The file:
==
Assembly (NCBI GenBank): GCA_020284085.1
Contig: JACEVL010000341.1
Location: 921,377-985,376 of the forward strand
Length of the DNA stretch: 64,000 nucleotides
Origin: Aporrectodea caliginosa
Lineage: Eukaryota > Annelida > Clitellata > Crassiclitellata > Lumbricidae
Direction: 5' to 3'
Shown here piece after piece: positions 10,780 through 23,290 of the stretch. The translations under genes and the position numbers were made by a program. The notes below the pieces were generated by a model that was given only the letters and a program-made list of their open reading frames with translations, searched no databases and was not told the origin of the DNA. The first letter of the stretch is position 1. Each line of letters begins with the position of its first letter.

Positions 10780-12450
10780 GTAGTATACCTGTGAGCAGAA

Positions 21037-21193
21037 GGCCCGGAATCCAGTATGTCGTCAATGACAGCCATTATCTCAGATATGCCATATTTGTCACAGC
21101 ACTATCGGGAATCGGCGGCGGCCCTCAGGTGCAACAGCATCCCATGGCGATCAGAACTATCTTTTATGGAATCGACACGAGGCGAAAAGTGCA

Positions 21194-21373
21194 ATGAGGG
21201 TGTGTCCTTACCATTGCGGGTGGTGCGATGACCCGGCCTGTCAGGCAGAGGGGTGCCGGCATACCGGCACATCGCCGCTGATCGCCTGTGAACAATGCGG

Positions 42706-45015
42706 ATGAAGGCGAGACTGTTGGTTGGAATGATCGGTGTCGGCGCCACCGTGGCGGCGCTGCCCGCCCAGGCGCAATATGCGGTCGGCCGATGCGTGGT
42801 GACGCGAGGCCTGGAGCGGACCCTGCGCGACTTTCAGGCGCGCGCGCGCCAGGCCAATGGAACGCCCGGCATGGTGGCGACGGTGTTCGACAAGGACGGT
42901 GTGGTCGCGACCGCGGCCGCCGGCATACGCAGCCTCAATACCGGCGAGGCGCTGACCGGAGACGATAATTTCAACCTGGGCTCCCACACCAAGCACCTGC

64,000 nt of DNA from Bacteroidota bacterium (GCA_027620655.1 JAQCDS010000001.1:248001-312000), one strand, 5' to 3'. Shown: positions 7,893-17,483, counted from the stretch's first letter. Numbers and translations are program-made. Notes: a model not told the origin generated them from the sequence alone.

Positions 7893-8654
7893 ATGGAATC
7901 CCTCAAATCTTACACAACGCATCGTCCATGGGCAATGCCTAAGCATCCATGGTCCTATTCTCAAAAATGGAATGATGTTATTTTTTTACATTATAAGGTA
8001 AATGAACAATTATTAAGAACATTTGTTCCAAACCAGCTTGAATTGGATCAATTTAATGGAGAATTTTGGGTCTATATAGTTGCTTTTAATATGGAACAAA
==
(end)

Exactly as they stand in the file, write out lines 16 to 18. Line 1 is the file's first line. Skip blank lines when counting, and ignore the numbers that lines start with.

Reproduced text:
21201 TGTGTCCTTACCATTGCGGGTGGTGCGATGACCCGGCCTGTCAGGCAGAGGGGTGCCGGCATACCGGCACATCGCCGCTGATCGCCTGTGAACAATGCGG

Positions 42706-45015
42706 ATGAAGGCGAGACTGTTGGTTGGAATGATCGGTGTCGGCGCCACCGTGGCGGCGCTGCCCGCCCAGGCGCAATATGCGGTCGGCCGATGCGTGGT